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Hillsboro parents attend meeting on kids and social media

HILLSBORO -- More than 100 parents in Hillsboro, a town rocked by rumors of harassment at the high school, came to the school gym Wednesday night for a talk on how to monitor their kids' online habits.

HILLSBORO -- More than 100 parents in Hillsboro, a town rocked by rumors of harassment at the high school, came to the school gym Wednesday night for a talk on how to monitor their kids' online habits.

Few details are known about the harassment issues at Hillsboro High School, but Superintendent Paula Peterson has said one student was disciplined and the state Bureau of Criminal Investigation is investigating.

Petersen has also said the harassment involved social media -- a topic that three Fargo police officers discussed in their presentation Wednesday.

"When we talk about online, online is everywhere," said Lt. Joel Vettel, who gave the presentation along with Detectives Chris Mathson and Nick Jonas. "Smartphones, computer games, you are logged in and children are logged in 24/7 now, with every device they have, some things you don't even know."

"They're doing everything online, and we need to know what those things are," he said.

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Vettel made his talk personal, telling stories about his own family -- he has two young daughters -- and making a point to remove his police badge and hand it over to a detective because, he said, "I'm going to you more as a father" than as an officer of the law.

He said parents need to discuss with their children the risks of using modern technology: cyberbullying, sharing nude images, and interacting with sexual predators.

"It's your responsibility to talk about the subjects that are hard because anybody can be their friend, you're their parent. So as we go forward in this, that's really the message," he said.

"Give them honest information, empower them, listen attentively, they'll tell, though it might take them a while."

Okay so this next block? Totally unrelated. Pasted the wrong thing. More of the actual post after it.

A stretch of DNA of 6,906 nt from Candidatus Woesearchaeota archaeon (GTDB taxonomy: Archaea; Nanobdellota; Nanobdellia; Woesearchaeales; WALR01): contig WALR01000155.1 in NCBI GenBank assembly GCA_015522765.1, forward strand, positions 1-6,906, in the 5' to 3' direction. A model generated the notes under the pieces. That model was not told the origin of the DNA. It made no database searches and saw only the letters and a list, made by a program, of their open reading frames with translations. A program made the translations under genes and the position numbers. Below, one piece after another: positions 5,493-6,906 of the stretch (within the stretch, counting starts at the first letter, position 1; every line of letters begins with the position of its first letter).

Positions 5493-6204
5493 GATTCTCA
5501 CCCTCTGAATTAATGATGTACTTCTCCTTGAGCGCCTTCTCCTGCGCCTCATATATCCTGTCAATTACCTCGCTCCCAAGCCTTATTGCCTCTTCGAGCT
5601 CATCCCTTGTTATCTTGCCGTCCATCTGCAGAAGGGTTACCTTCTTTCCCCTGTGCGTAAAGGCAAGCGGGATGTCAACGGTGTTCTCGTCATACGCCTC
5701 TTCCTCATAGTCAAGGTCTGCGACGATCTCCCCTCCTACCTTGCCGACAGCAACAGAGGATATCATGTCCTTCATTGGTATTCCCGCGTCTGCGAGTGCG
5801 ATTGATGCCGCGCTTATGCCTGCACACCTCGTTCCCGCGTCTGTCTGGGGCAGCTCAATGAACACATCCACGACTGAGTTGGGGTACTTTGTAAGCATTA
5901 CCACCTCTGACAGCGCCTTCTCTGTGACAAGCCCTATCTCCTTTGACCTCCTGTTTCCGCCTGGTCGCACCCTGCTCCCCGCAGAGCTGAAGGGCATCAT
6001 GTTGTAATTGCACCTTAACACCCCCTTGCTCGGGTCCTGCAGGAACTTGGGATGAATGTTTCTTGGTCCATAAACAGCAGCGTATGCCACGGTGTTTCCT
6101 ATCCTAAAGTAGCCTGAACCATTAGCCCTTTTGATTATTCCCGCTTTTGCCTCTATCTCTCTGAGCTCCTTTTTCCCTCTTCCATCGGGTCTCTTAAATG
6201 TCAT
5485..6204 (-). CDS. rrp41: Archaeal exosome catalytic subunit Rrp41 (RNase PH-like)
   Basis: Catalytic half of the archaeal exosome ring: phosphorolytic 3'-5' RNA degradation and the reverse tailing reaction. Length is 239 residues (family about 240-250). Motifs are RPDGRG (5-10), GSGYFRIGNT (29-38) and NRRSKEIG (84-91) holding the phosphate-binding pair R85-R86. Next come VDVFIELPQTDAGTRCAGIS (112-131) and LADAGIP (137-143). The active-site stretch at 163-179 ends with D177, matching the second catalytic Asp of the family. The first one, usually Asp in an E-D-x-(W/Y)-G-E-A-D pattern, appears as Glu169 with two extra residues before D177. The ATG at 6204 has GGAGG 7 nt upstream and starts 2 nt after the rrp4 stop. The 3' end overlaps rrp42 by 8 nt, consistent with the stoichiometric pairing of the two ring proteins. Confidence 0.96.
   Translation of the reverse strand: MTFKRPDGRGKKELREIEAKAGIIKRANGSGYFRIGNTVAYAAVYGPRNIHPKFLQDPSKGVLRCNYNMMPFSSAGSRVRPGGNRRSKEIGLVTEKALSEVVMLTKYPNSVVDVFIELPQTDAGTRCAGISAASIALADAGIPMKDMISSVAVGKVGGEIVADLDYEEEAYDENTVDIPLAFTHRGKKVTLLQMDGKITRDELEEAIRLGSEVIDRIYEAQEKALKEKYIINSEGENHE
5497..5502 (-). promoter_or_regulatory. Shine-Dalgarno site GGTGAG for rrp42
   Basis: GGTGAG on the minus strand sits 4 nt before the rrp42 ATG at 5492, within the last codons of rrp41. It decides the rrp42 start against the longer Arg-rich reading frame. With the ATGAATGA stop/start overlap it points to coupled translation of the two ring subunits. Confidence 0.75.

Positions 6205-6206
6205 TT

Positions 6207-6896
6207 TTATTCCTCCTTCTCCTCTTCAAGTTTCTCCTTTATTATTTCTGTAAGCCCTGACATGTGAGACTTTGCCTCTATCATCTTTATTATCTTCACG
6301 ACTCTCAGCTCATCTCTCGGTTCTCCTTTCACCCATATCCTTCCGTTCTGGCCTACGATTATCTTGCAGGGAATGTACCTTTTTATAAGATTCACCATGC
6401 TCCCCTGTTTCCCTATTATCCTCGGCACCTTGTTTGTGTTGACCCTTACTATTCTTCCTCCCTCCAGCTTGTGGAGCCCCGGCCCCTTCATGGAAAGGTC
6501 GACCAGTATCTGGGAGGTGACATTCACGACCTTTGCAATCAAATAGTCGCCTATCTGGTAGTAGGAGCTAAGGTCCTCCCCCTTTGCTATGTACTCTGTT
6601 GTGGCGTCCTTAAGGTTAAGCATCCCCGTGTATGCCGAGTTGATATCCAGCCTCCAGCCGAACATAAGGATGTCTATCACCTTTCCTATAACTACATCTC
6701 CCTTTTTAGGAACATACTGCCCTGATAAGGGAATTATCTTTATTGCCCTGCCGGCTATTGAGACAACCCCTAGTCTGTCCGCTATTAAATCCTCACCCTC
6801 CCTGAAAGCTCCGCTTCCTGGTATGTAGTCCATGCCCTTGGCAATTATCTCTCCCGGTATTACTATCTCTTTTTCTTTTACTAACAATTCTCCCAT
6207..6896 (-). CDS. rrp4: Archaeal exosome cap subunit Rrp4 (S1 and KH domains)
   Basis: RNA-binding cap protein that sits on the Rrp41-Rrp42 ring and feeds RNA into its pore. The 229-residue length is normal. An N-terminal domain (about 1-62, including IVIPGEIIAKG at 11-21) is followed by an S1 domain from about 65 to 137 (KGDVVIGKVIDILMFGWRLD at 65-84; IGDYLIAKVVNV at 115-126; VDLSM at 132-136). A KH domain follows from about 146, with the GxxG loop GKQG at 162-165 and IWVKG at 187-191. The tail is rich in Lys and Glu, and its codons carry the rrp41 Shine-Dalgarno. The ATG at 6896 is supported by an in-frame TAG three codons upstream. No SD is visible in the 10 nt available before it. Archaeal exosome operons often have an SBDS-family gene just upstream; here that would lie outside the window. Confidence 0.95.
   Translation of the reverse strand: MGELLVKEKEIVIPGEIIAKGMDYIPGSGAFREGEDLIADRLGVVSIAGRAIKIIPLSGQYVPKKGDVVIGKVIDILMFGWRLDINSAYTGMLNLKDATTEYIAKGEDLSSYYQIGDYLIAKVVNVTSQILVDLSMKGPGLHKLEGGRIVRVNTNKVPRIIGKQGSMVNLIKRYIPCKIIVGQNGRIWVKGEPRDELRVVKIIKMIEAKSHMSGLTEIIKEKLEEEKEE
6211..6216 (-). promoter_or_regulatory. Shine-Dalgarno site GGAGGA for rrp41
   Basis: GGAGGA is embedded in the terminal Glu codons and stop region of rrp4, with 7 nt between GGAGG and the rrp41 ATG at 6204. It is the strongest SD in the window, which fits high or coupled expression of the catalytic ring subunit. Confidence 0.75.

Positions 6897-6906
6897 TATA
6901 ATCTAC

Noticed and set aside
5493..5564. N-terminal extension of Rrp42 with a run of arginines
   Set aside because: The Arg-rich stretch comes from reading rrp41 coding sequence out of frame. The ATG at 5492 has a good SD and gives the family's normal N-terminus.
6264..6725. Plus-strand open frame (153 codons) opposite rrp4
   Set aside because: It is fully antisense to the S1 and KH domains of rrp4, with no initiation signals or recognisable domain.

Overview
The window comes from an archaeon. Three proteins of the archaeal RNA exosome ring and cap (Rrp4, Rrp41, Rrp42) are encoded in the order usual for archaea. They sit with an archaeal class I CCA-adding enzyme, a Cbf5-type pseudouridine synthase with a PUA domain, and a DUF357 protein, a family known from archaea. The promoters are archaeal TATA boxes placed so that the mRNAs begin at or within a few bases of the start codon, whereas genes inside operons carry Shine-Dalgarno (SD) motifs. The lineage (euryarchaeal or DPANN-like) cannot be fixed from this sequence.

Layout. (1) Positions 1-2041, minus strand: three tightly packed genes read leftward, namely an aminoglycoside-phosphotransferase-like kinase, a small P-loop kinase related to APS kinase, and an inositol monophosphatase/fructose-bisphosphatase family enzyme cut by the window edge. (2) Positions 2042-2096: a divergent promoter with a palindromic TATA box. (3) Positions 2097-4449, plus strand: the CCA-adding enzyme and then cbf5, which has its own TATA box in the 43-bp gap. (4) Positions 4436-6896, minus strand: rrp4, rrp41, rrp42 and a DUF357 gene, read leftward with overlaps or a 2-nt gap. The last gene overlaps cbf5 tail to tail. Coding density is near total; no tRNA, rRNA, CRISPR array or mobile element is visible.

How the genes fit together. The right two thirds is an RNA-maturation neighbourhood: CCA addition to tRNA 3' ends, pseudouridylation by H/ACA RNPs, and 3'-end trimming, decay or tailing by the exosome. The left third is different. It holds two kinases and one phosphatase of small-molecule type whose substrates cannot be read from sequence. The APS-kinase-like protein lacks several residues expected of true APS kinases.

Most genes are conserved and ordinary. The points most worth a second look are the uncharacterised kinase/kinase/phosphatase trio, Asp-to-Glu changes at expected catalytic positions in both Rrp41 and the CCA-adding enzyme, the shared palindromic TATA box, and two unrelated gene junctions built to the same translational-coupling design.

Children should have consequences for inappropriate online behavior, and should never meet up with someone they met online without parental supervision, he said

Vettel said "kids are dumb" and often cannot tell what kind of behavior is appropriate.

On the subject of children sending and sharing nude pictures, Vettel said, "Oftentimes when we have charged youthful offenders for the distribution of child porn ... they don't see that it's wrong, right up to the point when lives are ruined and all of a sudden somebody's charged with a crime."

Vettel said his 9-year-old daughter had been caught up in a potentially inappropriate situation after she got a cellphone.

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His daughter thought she was texting a girl at her school, but in fact it was a 15-year-old boy, Vettel said.

"Here I am, 20 years in law enforcement, staring at a phone that my child, my 9-year-old, was being groomed on," he said.

Detectives Mathson and Jonas talked about legal consequences for various kinds of online sexual interactions involving minors.

Lee Erickson, 60, whose three children already went through the Hillsboro school system, said it was a good presentation on a "pretty widespread" problem.

And Sharon Maertens, 50, who drove from her home in Cooperstown, appreciated the "real nuts and bolts advice" offered.

"Kids don't know what they're getting into," she said.

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